My problem both in experience and observation is that recreation and pleasure-seeking can become habits that overwhelm entire lives, rather than a beautiful and intentional component of a dear and brief stint as conscious beings.


The Ineffectiveness of Hyper Productivity

The thought process about my time seems to me like a ladder.  Down at the bottom is where there’s no thought at all given to my limited time or the preciousness of my life.  This rung is the rung of pure recreation and living with nearly constant distractions, like where I was when I was 20.  As I’ve climbed, my activities began to look more like ones that would benefit me, and my thoughts began to turn to an understanding of what exactly it is I hold in my hands.  This revelation whispered to me throughout my life, but became a thus-far permanent fixture around age 22. I rested a good while here, and it’s tricky place to rest, because it tends to come with a sort of existential anxiety.  

This anxiety often came in the form of wishing, hoping, longing, and pining.  At worst, I felt a regret for lost time, and at best, an urge to incessantly plan for the future-with little to no follow through.  But really these things ended up functioning as the same procrastination I had just freed myself from, coming in through the back door.  Rather than putting foot to pavement, pedal to metal, brush to paper, I would think and think and think, and became a dreamer.  Where base distractions tended to keep me in my past (whether distant or very recent), existential distractions put me more firmly in my future.  Both of these are fine things to think about, the problem is that neither past nor future exist for me right now.  Both block me from facing my often uncertain present that needs my attention to flourish.

Sometimes, the higher we climb on the ladder, the better habits we develop, and the more fully we utilize our time.  The anxiety can grow.  We can reach a point where we can’t relax anymore, and when we can no longer enjoy our Work.  Our Work becomes mere labor, drudgery, a constellation of tasks, a chore.  Every accomplishment we acheive is acheived without joy and with stress, already looking at it critically and jumping ahead to where we ought to be or “can’t wait” to be.  Our fixation on productivity puts us too far into our active minds, without allowing our receptive hearts to refill.  This will burn us out.  Rather than being preoccupied, as maybe we were before, with watching TV and going to bars, we’ve now simply transferred our preoccupatinn onto “maximizing” every moment of our lives, but we’ve again foregone balance.  We’ve traded one form of unhappiness out for another.  It’s like the heroin addict who gets clean but is very addicted to exercise.  Everyone knows this person.  Many of us are this person.  They’re harder to diagnose, and sometimes they’re encouraged to spin forever.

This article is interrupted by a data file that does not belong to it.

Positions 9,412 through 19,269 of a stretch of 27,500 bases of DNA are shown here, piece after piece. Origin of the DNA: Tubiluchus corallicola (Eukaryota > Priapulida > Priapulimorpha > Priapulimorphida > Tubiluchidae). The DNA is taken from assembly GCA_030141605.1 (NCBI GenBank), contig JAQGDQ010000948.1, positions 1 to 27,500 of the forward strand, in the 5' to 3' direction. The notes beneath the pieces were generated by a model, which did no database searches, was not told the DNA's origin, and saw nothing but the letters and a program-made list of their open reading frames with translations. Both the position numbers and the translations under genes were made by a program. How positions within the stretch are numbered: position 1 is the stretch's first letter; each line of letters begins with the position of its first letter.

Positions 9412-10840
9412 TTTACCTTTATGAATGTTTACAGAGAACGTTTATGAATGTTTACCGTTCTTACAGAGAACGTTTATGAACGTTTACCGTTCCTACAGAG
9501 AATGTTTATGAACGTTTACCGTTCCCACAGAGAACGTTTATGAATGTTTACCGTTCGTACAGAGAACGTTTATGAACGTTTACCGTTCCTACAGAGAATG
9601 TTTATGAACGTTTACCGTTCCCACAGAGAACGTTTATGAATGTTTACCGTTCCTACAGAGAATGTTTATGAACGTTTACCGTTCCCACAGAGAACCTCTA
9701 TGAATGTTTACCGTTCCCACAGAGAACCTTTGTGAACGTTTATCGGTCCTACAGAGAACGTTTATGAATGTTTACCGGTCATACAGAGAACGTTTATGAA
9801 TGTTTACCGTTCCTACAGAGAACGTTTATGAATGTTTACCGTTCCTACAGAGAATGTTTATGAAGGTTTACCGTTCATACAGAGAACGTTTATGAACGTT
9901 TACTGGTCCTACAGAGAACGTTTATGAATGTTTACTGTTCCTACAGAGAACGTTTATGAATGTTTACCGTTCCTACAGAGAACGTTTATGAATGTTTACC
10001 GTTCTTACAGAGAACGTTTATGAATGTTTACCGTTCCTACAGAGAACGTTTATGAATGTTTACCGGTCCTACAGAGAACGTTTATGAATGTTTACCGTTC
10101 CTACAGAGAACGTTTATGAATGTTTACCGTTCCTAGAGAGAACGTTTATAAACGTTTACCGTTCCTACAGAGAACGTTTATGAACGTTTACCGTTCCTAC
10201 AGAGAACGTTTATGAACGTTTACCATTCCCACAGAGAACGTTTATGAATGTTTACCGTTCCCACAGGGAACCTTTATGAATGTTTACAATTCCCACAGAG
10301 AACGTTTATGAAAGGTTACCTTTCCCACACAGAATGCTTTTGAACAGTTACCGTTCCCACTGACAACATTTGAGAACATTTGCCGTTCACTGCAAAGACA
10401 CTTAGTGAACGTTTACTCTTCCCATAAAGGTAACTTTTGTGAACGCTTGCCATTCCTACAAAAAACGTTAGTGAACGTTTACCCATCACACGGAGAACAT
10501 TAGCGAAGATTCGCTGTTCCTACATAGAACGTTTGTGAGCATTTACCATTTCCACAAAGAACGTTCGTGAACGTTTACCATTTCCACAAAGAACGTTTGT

As Always, Presence is Key

The higher rungs on my ladder are where self care, good habits, and discipline are in place, but presence has to come into play, bringing with it a peace which wins out over the anxiety.  

With presence you don’t lose focus, so you get more done naturally, without stress, and usually in less time.  Maybe you don’t get more done, but maybe that’s good for you (you know who you are.)  Acheivement without anxiety, attempts without worry, failure without spinning, can all come out of the practice of presence.

I’m very, very far from feeling like a generally present person.  But it is my highest aspiration, and I can reach it now, perpetually.

I’ve learned that without presence the end of my time will sneak up on me no matter how I’ve spent it.  A simple awareness of my environment, what I’m doing, how my body feels, what I’m thinking and feeling, and deep down a stillness, helps me remember my entire day when I go to bed, and it feels like a longer and more fully lived one.

When presence is present, and our energy isn’t being eaten anymore by our future worries and past regrets, we can give more to the world, which is ultimately what any true work aims to do in one way or another.

“No one will bring back the years; no one will restore you to yourself. Life will follow the path it began to take, and will neither reverse nor check its course. It will cause no commotion to remind you of its swiftness, but glide on quietly...You have been preoccupied while life hastens on. Meanwhile death will arrive, and you have no choice in making yourself available for that.”
- Seneca